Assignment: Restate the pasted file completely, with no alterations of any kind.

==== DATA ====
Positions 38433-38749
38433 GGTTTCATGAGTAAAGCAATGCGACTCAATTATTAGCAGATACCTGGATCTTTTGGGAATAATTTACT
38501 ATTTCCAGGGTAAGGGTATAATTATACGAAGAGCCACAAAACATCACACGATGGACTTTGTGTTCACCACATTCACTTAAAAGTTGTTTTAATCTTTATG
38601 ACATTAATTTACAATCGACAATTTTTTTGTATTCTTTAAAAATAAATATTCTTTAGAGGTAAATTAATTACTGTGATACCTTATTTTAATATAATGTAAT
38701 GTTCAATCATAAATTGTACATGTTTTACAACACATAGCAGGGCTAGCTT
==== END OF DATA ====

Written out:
Positions 38433-38749
38433 GGTTTCATGAGTAAAGCAATGCGACTCAATTATTAGCAGATACCTGGATCTTTTGGGAATAATTTACT
38501 ATTTCCAGGGTAAGGGTATAATTATACGAAGAGCCACAAAACATCACACGATGGACTTTGTGTTCACCACATTCACTTAAAAGTTGTTTTAATCTTTATG
38601 ACATTAATTTACAATCGACAATTTTTTTGTATTCTTTAAAAATAAATATTCTTTAGAGGTAAATTAATTACTGTGATACCTTATTTTAATATAATGTAAT
38701 GTTCAATCATAAATTGTACATGTTTTACAACACATAGCAGGGCTAGCTT